(If you just want to see the pictures, skip down to the bottom)
When I was in 7th grade in St. Charles, in the gifted program in my school district we did a unit on architecture, which sparked my ongoing interest in the topic. The unit culminated in building a house model, a task I very much enjoyed, even installing lighting in the form of Christmas lights, creating a stucco like finish, and using AstroTurf for the lawn, which put my house model well past the card stock construction that was the assigned building material. The only part I didn’t love was the roof, which ended up being a hipped roof because the teachers restricted the amount of supplies I could use.
But the part of the project that had a more lasting impact on me was looking at slides (as in film slides from the 70s) of architecture around the St. Louis area. Of all the fascinating architecture we saw, the examples I was most fascinated by were the two water intakes in the Mississippi River and the three standpipe water towers. Visiting the water intakes would be impossible, but when I got home from class, I told my parents about them and how cool they were on the slides, and cajoled my dad into driving me into St. Louis from St. Charles.
All three towers are located on or close to Grand Blvd, two in the College Hills neighborhood up North, and the third in Compton Heights just south of Midtown. The towers looked a bit more weathered in person in the late 90s when I first saw them compared to in the slides from the 70s we viewed in class.
We started up North in College Hills. The Grand Avenue Water Tower, the oldest of the three, is designed to look like a massive Corinthian column. The white paint was starting to chip off and show through the red bricks it was constructed with. The Bissell Street Tower just a couple blocks away, was also made of red brick construction but had not been painted over. Then we drove down Grand to see the Compton Hill Tower, which has a nice park built around it now (probably did back then too, but I can’t remember.
Of the three, only the Compton Hill Tower actually still serves as a water tower, though a reservoir in the park actually supplies the water to the surrounding area.
My curiosity was satisfied, and we returned home to St. Charles. I continued with the project as I described at the beginning of this post. The water towers slowly receded into the back of my memory until I rediscovered them again during college on what was to become one of my favorite websites: Built St. Louis.
In 2013, Shannon got us Rams tickets as a Christmas present, and we went on a little driving tour of the city since she had never been before. In addition to going up in the Arch, watching the Rams unexpectedly stomp the Saints, and enjoying the Imo’s pizza and toasted ravioli, we checked out the towers that I had last seen more than 10 years prior. I later looked online and found that a Water Tower and Park Preservation Society dedicated to restoring, preserving, and promoting the Compton Hill water tower, and tours were permitted a couple times per year. I was determined to go up in the Tower.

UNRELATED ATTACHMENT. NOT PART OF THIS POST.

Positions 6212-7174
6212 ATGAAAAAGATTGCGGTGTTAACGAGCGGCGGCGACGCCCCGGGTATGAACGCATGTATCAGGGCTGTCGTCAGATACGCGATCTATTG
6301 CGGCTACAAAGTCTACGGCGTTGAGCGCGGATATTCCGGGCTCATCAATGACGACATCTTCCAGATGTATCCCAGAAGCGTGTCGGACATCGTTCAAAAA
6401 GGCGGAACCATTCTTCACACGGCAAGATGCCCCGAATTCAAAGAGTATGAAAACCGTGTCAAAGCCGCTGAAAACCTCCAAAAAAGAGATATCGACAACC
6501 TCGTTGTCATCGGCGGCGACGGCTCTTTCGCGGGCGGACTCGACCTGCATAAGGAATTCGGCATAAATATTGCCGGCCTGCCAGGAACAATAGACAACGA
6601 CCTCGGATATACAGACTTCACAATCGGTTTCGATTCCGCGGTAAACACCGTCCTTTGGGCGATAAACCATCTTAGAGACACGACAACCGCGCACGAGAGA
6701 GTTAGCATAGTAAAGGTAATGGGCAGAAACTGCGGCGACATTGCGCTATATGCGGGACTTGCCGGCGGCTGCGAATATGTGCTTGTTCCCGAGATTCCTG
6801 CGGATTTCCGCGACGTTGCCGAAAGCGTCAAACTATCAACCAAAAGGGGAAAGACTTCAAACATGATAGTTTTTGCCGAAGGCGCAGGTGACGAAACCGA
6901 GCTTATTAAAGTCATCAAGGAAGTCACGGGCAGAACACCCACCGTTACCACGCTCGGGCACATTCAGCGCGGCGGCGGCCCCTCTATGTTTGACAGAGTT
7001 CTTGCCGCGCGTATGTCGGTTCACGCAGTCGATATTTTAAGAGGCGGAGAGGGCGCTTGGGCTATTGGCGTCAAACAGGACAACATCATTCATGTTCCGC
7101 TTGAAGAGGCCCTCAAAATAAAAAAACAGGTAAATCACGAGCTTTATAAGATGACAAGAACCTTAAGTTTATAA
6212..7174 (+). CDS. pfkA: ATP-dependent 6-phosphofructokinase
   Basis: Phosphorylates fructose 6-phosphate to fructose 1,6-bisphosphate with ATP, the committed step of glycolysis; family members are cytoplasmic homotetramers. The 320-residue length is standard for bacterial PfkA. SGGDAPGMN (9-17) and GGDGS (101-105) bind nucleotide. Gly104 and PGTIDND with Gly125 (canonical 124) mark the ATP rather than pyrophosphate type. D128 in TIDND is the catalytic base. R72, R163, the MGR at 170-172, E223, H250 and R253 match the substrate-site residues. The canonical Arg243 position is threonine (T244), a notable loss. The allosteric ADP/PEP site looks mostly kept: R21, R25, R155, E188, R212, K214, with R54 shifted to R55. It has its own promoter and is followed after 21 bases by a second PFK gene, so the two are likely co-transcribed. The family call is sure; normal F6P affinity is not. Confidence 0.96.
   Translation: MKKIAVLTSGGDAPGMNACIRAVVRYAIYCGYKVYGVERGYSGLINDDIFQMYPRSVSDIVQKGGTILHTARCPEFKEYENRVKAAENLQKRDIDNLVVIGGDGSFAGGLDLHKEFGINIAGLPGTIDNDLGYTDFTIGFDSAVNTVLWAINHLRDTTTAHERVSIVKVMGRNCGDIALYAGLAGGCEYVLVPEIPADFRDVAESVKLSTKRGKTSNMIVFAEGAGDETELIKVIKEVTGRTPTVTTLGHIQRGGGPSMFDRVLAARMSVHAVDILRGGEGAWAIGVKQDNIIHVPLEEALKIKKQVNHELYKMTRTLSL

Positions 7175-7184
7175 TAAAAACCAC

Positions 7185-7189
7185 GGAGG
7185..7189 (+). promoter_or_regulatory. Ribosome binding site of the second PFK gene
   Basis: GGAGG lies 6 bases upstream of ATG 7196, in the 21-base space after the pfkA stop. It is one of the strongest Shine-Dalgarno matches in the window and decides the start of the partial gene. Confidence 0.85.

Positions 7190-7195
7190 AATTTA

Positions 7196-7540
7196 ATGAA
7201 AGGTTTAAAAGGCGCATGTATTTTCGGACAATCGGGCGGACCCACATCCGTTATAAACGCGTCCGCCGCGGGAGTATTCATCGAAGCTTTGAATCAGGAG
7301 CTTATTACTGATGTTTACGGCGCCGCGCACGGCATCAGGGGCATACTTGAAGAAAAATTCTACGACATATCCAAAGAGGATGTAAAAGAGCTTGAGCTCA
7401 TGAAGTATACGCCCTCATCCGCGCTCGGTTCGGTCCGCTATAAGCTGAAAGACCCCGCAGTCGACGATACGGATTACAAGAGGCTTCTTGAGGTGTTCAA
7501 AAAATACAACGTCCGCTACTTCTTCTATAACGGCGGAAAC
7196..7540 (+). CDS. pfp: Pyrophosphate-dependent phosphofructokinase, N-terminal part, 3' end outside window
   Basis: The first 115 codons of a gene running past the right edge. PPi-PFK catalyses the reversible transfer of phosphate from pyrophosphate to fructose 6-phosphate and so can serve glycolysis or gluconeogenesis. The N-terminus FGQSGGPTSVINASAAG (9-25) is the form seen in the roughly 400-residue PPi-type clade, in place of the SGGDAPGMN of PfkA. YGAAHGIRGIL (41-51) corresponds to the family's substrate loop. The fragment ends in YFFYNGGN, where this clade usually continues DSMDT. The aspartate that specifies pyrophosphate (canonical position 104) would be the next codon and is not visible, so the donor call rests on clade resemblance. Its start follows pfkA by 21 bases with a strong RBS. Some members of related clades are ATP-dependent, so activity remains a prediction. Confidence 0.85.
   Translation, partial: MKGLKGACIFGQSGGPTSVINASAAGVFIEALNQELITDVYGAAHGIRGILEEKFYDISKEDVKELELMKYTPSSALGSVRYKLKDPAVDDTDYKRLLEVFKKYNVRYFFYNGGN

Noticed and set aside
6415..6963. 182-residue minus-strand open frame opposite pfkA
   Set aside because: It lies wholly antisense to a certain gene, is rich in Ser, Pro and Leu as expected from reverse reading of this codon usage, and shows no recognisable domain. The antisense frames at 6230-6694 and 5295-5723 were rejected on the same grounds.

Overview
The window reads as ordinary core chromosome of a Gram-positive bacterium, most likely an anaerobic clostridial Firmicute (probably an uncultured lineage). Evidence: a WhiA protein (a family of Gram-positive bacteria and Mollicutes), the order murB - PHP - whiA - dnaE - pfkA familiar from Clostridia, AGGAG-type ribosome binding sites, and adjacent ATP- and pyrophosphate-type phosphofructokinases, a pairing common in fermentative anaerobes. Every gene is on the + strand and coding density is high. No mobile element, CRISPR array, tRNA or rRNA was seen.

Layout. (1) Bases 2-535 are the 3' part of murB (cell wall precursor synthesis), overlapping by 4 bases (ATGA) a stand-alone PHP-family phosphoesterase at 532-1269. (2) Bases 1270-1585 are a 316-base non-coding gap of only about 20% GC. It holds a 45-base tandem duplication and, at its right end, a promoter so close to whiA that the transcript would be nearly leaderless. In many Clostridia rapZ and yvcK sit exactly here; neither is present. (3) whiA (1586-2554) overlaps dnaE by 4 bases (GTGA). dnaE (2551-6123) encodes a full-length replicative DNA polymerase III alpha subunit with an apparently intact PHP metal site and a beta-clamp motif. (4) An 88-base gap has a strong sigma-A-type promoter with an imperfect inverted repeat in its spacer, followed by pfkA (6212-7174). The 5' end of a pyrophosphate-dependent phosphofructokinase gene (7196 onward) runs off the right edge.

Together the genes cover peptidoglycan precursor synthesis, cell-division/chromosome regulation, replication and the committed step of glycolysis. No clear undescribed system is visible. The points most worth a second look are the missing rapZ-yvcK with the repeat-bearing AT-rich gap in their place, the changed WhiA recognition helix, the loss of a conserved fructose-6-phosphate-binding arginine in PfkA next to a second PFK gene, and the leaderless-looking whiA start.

I got my chance in October 2014. I went to stay with my Grandma in St. Ann for the weekend, and she and I met up with my sister to check out the Jewel Box and Korean War Memorial in Forest Park, then headed down to Compton Heights. We got there a little before the tower was open to the public, so we milled around the park for a bit, taking in the Naked Truth statue and the reservoir area, which had some interesting fountains. There was a pretty decent view of Downtown from right near the reservoir, and we could also see Clayton off in the distance.
Finally the tower opened, and we climbed the 198 spiral stairs to the top. The view from the top was amazing, and I was able to see many buildings and landmarks I’d been studying on Built St. Louis and elsewhere from up top. It was definitely worth the climb, and I highly recommend any St. Louis lovers, architecture lovers, history lovers, or cardio lovers to check it out for themselves. Pictures below.
The inscription reads in part: “As German-Americans and leaders of their compatriots in public life it ever was their lofty aim and steady purpose to prove true to the land of their adoption and to serve it faithfully and well. Independent characters striving with ardent zeal for everything that is great and beautiful in life, they brought with them the precious treasures of Germania’s culture and placed them a blessing for all coming generations, in Columbia’s keeping…”
For more and better pictures of all three water towers, check out the Water Towers section of Built St. Louis.